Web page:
**Problem link** : Order Of Pheonix

**Author** : Ritesh Gupta

**Tester** : Romit Kumar

**Editorialist** : Abhishek Kumar

**Pre-Requisite** : Mahonian Numbers, Range update, Prefix sum

**Problem** : You are given an integer n. For every k [0<=k<=(n*(n-1)/2)+1] , you need to print the inversion count of permutation of numbers 1-n.

**Explanation** : First, let’s suppose we know the answer for a value ‘n’. To find the answer for ‘n+1’:

- For a given value ‘n’ the total number of distinct inversion count will be (n*(n-1)/2 +1) . For (n+1), it would be ((n+1)*n/2) +1 (Which is ‘n’ greater than the inversion count for n). Thus we create an array of length (((n+1)*n/2) +1) +1 and initialize all the elements with 0.
- Now for every i_{th} element in our known answer for n elements, we perform a update in the new array made for (n+1) elements. That is, for every a_i in the answer of ‘n’ , we add a_i at the i_{th} position of the new array, and -a_i at (i+n)_{th}.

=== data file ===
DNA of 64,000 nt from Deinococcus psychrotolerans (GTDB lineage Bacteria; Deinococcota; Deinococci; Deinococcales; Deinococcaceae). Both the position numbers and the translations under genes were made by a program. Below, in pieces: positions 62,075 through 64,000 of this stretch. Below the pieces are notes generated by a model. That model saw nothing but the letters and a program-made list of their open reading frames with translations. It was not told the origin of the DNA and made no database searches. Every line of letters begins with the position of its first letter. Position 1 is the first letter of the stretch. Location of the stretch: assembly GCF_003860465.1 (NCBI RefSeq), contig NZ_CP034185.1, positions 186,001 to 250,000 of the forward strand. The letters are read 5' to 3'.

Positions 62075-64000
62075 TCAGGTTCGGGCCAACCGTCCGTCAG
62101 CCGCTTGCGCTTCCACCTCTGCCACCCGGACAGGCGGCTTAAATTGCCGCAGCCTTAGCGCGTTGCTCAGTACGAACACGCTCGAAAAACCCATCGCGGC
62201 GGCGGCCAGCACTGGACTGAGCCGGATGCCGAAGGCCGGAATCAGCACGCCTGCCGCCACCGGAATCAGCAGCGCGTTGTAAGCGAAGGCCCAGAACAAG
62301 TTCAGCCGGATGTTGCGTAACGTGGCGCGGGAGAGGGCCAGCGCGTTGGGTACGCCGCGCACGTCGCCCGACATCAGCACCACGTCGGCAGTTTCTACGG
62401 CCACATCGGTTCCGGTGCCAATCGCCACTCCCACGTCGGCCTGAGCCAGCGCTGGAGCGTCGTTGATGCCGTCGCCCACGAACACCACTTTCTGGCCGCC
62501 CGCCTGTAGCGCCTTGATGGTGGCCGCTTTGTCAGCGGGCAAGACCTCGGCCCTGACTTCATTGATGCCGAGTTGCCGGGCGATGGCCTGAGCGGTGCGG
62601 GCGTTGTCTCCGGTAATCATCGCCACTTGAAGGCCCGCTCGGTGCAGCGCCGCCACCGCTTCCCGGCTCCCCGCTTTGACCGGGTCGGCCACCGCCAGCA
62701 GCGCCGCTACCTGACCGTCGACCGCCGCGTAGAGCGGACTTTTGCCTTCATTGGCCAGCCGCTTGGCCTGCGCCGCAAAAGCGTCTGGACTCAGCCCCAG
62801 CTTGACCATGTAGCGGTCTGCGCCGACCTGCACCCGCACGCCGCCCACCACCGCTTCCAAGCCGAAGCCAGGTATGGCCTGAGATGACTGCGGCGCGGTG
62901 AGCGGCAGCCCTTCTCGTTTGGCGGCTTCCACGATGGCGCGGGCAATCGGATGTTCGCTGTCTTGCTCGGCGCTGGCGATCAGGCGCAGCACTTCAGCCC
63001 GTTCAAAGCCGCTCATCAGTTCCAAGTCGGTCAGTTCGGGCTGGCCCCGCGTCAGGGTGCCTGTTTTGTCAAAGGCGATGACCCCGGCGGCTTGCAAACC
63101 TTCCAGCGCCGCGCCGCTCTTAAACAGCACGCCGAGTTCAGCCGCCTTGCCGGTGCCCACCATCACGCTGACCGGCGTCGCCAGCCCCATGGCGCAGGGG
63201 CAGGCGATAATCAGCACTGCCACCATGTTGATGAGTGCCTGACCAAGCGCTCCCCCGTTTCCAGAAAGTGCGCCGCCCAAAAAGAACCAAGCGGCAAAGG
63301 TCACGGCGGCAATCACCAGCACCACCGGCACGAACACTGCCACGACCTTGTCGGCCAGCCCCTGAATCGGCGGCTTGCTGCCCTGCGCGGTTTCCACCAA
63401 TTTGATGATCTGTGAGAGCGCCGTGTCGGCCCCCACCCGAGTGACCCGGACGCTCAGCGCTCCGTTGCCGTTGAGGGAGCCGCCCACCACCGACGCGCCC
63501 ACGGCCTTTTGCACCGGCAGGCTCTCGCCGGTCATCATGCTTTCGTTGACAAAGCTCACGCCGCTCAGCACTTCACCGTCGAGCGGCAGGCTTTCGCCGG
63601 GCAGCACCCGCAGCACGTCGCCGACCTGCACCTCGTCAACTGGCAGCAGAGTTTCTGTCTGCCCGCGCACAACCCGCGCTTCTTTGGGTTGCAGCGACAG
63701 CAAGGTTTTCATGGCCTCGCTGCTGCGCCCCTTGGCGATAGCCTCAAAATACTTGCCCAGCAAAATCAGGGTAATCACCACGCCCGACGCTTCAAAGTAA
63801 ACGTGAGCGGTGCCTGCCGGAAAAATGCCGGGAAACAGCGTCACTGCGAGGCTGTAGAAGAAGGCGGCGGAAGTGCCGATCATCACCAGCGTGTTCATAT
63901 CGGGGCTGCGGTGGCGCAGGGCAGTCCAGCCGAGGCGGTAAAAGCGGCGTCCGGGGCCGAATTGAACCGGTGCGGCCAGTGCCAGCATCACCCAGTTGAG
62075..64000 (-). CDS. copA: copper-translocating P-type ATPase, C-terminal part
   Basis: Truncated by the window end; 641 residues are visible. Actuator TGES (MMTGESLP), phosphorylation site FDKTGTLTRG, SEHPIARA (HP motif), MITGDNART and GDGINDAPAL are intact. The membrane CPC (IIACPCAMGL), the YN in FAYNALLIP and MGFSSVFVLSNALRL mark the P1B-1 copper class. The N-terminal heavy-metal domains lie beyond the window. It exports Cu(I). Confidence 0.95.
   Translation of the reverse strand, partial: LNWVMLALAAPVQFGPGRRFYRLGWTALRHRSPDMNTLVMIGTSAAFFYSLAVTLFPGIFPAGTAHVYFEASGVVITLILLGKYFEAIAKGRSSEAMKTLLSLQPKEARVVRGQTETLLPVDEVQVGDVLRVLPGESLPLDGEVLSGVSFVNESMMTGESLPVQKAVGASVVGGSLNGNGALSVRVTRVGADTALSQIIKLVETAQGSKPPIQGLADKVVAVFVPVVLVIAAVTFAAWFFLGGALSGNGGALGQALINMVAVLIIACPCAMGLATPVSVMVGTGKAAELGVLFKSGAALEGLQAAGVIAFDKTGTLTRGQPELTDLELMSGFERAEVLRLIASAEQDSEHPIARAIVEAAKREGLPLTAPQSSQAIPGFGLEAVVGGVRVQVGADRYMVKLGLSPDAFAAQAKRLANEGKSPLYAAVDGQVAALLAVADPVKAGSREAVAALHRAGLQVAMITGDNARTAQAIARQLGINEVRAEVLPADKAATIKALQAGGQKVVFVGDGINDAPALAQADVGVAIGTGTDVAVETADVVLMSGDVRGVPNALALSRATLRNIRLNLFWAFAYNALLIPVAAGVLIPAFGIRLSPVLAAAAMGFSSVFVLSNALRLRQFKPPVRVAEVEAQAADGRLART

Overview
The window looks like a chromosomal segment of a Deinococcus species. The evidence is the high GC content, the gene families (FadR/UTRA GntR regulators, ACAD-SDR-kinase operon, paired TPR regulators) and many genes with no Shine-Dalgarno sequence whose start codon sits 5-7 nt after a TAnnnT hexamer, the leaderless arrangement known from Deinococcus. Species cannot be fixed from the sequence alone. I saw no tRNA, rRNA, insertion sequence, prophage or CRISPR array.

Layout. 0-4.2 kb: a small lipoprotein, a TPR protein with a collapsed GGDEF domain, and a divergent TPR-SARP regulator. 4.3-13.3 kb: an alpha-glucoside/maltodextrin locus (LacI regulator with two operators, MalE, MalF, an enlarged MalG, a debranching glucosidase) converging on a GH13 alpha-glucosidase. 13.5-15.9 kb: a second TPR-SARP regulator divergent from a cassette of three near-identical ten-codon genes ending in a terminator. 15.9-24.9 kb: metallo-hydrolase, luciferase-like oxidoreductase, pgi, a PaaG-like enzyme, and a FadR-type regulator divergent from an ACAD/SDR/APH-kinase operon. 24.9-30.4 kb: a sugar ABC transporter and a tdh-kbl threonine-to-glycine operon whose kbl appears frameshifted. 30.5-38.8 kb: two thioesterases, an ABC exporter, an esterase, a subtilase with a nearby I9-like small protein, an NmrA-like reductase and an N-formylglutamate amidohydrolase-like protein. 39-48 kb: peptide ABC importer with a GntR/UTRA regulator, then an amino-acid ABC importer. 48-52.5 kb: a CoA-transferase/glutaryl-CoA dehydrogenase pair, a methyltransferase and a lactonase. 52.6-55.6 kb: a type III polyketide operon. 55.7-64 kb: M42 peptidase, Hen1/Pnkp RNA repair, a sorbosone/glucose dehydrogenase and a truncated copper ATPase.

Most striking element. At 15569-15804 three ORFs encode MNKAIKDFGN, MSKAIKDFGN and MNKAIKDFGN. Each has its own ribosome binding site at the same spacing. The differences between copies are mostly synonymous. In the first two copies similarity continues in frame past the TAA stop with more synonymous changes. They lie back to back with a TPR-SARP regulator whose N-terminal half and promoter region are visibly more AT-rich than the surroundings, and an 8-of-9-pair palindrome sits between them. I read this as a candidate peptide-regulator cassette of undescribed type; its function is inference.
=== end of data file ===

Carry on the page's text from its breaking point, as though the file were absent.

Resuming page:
- After performing update in the new array for every a_i in the old array, we apply a prefix sum on the new array, which gives us the answer.

Let us see by example why this algorithm works

Let us take n=3, Our numbers are {1,2,3}

All the permutation of these three numbers and their respective inversion counts are :

(1) 1 2 3 : 0

(2) 1 3 2 : 1

(3) 2 1 3 : 1

(4) 2 3 1 : 2

(5) 3 1 2 : 2

(6) 3 2 1 : 3

We know the answer for 3, now we will see how to find the solution for n=4 from the known answer.

Let us take the 1st permutation from above and introduce 4 into it and find the inversion count. We can do that in 4 positions.

4 1 2 3 : 3(due to 4) + 0(previous count) = 3

1 4 2 3 : 2(due to 4) + 0(previous count) = 2

1 2 4 3 : 1(due to 4) + 0(previous count) = 1

1 2 3 4 : 0(due to 4) + 0(previous count) = 0

4 1 3 2 : 3(due to 4) + 1(previous count) = 4

1 4 3 2 : 2(due to 4) + 1(previous count) = 3

1 3 4 2 : 1(due to 4) + 1(previous count) = 2

1 3 2 4 : 0(due to 4) + 1(previous count) = 1

Similarly for 6 such permutation , there will be 24(6 * 4) such new permutation after introducing ‘4’. By finding each of these permutation as shown above, we can notice that the value of inversion count changes linearly for each 4(value of n) new permutation. Thus from here we can infer the idea of range update from 1 to n for each a_i in the answer for previous value of n.

The complexity for this solution will be O(n*k) .